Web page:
Mindfulness is again something which is understood wrong, you are comparing practice leading to enlightenment which the result after enlightenment. You are to be mindful of the tricks of mind, of the identifications which are harmful to advancement, to do things like saying to yourself "a thought is arising; a thought has arisen; a thought is disappearing".... this way you will not cling or identify to the thought. These are exercises to still the mind... remain mindful of this, because it will deliver you to no-mind.

    Upon enlightenment, now the mind is still, now mindfulness will be a negative thing. Now it will break your enlightenment because ego will be asserted. Now you life intuitively, you go with the flow as Lao Tzu describes - you live naturally.
     
  11. seattlegal

    seattlegal Why do cows say mu?

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    That in itself is an extreme. Saying that "self" cannot be traced is the middle path.
    Knowing "when to grasp and when to let go" is more in line with the middle path of skillful means.
    I would say that ignorance is what is more dangerous, imo.

    It is a means by which to negate rationalizations and speculations that lead to madness and vexation.

    Ego does not necessarily depart. Ratnasambhava is the transformation of pride and greed into the wisdom of equality, and is associated with the navel.

    Thich Nhat Hanh, the Vietnamese Zen master, once equated mindfulness as being "filled with the holy spirit." It took a while for me to understand that, but now I agree with him.
     
  12. Lunitik

    Lunitik Interfaith Forums

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    I agree, it is being filled with the Holy Spirit, but what space has it occupied? The space where self used to occupy.

    Most of this shows your lack of understanding Buddha and other great masters of his way. I would suggest looking into Tilopa and Saraha at least, I think they will be valuable for you.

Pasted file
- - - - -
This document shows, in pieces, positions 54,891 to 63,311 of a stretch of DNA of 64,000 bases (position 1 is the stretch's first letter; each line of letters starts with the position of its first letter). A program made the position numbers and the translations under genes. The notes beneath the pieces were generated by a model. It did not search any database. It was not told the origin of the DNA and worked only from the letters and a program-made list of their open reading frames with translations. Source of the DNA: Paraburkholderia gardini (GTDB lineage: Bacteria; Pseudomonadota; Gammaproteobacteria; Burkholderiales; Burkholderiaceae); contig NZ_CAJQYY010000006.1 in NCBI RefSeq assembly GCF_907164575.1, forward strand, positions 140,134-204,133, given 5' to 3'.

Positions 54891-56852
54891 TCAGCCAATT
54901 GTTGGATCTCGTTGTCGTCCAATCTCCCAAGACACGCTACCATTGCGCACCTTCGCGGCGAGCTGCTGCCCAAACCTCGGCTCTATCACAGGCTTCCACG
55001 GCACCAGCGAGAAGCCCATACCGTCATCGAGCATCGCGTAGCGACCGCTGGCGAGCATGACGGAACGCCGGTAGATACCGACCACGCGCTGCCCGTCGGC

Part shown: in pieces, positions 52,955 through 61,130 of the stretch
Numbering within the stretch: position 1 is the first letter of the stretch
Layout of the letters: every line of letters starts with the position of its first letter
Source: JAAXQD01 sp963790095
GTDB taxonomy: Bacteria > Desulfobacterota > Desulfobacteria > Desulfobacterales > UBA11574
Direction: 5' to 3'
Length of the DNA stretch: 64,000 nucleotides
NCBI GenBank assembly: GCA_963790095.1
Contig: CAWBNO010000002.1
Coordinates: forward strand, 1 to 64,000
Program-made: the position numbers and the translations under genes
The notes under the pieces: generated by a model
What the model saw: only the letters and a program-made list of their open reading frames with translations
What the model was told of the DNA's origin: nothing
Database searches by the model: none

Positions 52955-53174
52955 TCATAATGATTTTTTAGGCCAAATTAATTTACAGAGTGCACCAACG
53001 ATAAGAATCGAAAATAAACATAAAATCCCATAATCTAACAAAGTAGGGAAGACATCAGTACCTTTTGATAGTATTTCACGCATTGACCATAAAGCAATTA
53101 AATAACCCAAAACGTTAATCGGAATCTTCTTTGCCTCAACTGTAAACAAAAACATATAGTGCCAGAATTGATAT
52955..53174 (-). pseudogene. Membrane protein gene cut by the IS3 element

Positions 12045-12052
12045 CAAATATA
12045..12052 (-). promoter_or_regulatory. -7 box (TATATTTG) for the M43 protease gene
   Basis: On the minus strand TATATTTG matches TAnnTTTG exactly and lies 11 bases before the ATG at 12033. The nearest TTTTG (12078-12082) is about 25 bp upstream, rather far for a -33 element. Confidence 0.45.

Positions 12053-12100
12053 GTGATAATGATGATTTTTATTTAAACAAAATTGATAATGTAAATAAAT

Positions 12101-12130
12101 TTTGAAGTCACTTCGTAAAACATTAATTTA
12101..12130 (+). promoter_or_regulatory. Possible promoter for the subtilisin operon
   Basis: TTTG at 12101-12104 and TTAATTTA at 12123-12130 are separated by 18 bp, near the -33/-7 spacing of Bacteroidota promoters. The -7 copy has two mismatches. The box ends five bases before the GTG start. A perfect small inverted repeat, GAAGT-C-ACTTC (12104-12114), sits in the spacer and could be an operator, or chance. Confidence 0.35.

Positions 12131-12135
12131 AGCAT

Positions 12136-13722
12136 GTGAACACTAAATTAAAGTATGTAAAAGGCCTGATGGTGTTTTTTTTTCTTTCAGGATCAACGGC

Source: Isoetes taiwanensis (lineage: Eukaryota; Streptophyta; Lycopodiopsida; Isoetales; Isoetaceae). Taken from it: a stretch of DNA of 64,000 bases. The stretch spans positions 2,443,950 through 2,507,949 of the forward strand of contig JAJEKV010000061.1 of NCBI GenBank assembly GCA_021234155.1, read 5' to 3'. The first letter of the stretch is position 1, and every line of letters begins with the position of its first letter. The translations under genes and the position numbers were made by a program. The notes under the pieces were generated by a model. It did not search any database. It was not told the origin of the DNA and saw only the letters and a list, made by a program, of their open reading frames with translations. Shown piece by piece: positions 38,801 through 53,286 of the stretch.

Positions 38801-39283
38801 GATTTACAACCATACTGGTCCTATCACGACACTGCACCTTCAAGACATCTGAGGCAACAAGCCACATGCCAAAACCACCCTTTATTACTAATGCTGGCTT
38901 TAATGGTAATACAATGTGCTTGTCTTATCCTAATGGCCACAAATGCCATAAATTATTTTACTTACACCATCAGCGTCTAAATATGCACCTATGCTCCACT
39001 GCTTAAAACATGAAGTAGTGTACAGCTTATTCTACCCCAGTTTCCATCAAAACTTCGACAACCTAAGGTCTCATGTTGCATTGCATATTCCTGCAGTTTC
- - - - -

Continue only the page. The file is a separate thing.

13. Etu Malku

    Etu Malku Mercuræn

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    I am a big fan of The Way, the first 'out of the box' religion I looked into when I was I guess 8 or 9 yrs old (I am 50 now). But again, this is merely atoning with the objective universe and surrender the Self to something else. Not what a Luciferian is looking for ultimately.
     
  14. bob x

    bob x New Member

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    Ah! It has always amused me when an Israeli spokesman is speaking English in a plummy UK accent and then comes out with a word like, say, "IsRaeli", where that growl gives away that it is not actually the Baronet of Covendale-Renfrew speaking.
    And Gaza is an interesting case, because while Gomorrah is first seen with a "g" in the Septuagint (Greek) translation, 'Azzah "Gaza" changes its spelling in cuneiform from a.za. to ga.za. in the much earlier period when the Philistines took it. Whatever language they spoke (they were from the Aegean, so their speech is probably related to the Eteo-Cretan of the "Linear A" tablets from the Minoan Empire; a language nobody has made much headway with, but do. "two" and ku.do. "four" like *kwetwor in Proto-Indo-European suggest it was not terribly alien) didn't apparently have that 'ayin or ghayin sound either.
    Linguists use palatal for the front half of the palate (velar for the rear); the word should be avoided in discussing Hebrew, because that is a place of articulation that Hebrew mostly avoids: the ghimel is the voiced velar fricative, which is to khaph as hard gimel is to khaph, and certainly not, as you point out, like the pharyngeal rasp of Arabic ghayin (for which "gh" is not a great transcription, but Roman alphabet is limited).

    A "palatalized" or "soft" g in a Slavic language is something different: pushed forward in the mouth, though not quite as far as where the "soft d" gets pushed back to. The "gyeen" syllable in the pop-singer Regyina Spyektor (born in Russia) is not quite like the "dyeen" in the patriotic hymn Do-svidanya Rodyina "Goodbye, Motherland!" and neither is quite like English "jean" (again, best suggestion is "j" without the final "zh" continuation; English "j" is an affricate or stop+fricative combination and we are after the "stop" part only; Hebrew has the alveolar affricate tzade indifferently voiced "dz" or unvoiced "ts" according to context, although the original alphabet had separate letters for the two). Hungarian "gy" in the self-name Magyar is right in the middle (interestingly, Serbo-Croatian transcribes it with "soft d" rather than "soft g").
    The text doesn't claim anything about building "pyramids": it says the Hebrew slaves built the cities of Pithom and Ramesses. We know of a city Pi-Ramessu begun as a royal residence by Rameses I and extended by Rameses II, and indeed this was a period when Semitic immigrants who had entered Egypt in preceding periods were despised (the Semitic "Hyksos" had taken over the country for a while; the Hyksos capital of Hatware was demolished and its building blocks cannibalized for the construction of Pi-Ramessu) so there is nothing unlikely about them being used as slaves.